How to clean the dried pulp out of a gourd
Once you have cut the top off of your gourd, it is time for cleaning the inside of the gourd. Cutting open the gourd will reveal seeds, dried pulp and membrane and sometimes a shiny white foam-like substance. Sometimes the seeds will be loose and sometimes they will be bound together in a hard clump. Cleaning the inside of a gourd will expose mold and dust, so make sure you are wearing your mask or respirator during EVERY step of this process. If you want, you can save the seeds from the gourd to plant for next year. Some people also save them to use as part of the decoration on their gourds.
Why would you even need to bother with cleaning the inside of the gourd if people are meant to look at the outside? For a professional looking piece of art, cleaning the inside is a must. A clean, smooth surface is optimal for painting or decorating.
When cleaning the inside of a gourd, there are several choices of tools to use. Some are common household tools and some are specialty tools.
Here are some items that you can use to clean the gourd inside:
- large metal serving spoon
- canning jar lids
- various tools used in ceramics
- large seashells
- commercially made gourd scrapers
- wire brush attachment on drill
- home made scrapers
- sanding ball attachment on drill
Some people make their own scrapers by bending a blade, such as a hacksaw blade and attaching it to a wooden handle with a clamp, forming a loop. The serrated edge will easily scrape the gourd pulp out of your gourd.
Whatever tool you use, scrape the sides and bottom, frequently dumping the debris into a trash can as you work. Keep working at it until all the pulp and membrane has been removed. This can be rather tedious and time-consuming. When you feel you have scraped out all the membrane sufficiently, you may then want to sand down the inside with sandpaper to get an even smoother surface. Yet another time-consuming process.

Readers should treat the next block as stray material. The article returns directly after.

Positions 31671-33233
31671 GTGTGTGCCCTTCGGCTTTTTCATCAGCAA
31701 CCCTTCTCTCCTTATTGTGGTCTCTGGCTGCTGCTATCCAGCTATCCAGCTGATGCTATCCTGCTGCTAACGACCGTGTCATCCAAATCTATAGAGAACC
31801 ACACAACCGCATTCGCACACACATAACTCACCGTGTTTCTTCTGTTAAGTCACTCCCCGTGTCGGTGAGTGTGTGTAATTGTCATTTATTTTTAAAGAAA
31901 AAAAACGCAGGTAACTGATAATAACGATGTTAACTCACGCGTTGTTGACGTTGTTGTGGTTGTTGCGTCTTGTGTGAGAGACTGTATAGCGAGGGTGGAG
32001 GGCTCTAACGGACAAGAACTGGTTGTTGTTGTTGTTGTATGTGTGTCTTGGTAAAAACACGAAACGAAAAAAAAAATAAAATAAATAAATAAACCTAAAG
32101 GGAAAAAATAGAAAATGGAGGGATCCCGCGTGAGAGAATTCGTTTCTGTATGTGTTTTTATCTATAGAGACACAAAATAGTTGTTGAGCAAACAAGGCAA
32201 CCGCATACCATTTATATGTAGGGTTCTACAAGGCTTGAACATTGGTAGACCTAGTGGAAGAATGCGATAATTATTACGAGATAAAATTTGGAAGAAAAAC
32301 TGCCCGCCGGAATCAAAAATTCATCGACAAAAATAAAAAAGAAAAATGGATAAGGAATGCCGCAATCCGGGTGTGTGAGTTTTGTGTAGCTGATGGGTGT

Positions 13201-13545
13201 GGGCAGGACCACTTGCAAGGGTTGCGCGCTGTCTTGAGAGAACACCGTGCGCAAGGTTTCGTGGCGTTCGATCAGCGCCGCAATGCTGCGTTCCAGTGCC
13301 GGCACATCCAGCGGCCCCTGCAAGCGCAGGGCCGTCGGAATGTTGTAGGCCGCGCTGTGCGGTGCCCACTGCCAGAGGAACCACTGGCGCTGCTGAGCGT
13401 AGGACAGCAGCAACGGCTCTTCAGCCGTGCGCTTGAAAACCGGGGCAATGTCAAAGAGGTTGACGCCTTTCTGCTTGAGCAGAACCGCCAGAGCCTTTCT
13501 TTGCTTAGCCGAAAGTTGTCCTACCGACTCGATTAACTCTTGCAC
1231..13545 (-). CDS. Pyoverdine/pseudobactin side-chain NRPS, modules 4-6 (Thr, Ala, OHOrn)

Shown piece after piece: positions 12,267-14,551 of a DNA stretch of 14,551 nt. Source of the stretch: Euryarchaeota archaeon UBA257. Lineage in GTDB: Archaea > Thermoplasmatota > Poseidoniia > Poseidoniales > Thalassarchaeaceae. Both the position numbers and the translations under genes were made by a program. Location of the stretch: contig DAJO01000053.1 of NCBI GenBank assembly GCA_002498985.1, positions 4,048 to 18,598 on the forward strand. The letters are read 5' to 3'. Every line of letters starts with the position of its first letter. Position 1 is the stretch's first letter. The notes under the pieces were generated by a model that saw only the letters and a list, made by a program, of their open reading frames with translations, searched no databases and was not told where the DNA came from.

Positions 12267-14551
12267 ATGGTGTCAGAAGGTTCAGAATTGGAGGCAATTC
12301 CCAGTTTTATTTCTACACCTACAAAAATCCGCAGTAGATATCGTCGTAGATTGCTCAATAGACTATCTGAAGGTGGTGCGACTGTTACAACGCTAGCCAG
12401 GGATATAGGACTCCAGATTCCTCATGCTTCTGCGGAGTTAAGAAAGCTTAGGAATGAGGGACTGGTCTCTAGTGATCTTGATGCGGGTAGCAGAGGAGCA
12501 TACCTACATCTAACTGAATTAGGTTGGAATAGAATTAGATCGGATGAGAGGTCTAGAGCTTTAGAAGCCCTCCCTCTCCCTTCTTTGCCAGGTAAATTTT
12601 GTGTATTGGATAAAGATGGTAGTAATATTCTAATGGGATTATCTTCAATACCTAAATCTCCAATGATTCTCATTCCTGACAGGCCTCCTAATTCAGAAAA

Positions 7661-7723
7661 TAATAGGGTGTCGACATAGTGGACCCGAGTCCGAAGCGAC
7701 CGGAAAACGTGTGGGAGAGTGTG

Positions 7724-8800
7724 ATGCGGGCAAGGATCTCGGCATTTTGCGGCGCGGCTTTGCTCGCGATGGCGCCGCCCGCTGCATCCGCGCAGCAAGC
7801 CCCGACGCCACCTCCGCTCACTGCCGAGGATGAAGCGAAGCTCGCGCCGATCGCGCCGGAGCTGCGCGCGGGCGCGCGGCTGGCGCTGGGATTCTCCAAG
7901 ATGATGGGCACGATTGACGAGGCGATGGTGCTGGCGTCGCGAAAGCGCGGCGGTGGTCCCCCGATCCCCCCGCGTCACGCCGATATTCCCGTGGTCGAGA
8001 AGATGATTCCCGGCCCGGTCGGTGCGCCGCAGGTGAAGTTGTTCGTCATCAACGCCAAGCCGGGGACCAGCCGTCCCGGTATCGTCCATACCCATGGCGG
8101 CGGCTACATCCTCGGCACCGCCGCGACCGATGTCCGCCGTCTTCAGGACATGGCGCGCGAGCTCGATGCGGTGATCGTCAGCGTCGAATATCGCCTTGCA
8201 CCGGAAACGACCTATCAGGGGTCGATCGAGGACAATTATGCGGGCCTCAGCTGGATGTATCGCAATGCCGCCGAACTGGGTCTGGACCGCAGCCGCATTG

Because this process can take up so much of your valuable time, many people have switched to using power tools to clean the inside of their gourds. This makes the process so much quicker and easier. Even here, you have a couple choices.
A wire brush designed to be attached to a drill will save you lots of time. There are also sanding ball attachments used with a drill. This is basically a hard ball (maybe concrete or resin?) coated in course granules with a metal post that fits into your drill. This was one of the greatest inventions ever for gourders (click here for more info and a video). I’ve been using the ball attachments for several years now and absolutely love them.
Here is my process:
After I have dumped out the loose stuff from the gourd, I get my husband’s manly drill and my supply of ball attachments. With my mask and apron on, I sit myself on the floor of the entrance to my outdoor craft room. The gourd sits on my lap and I insert the ball attachment into the gourd opening and squeeze that drill trigger. I run it up and down on the sides of the gourd inside. There is a trash can right next to me and I frequently dump the gourd dust and mess into the trash. Then I rotate the gourd on my lap and start again. I work the bottom of the gourd and around the rim in the same way, dumping and looking inside a lot to see what areas need more cleaning.
When the inside of the gourd is clean and smooth and there is no more shiny foam-looking stuff on the sides, I switch to another ball attachment that has a more fine grit and smooth out the inside a bit more. The ball attachments come in course and fine grit. If you can only purchase one, get the course grit. I then dump out any remaining dust, tapping the sides of the gourd while holding it over the trash can. Then I get my vacuum and suck up any remnant dust inside the gourd. This will make it easier to finish and paint the inside of the gourd (the next step in our beautiful gourd art creation) and just because I don’t like dust.
You can do some hand sanding with sandpaper if you choose. I usually don’t as the ball attachments do a great job of smoothing out the sides.
Now that your gourd is empty, you may be surprised at how light it is. Unless you are using a giant gourd, your gourd probably weighs just a few ounces. It is also handy now to have the top cut open and clean because this gives you a way to more easily hold onto your gourd as you are working on it.
Next up in this series, we will paint the inside of the gourd.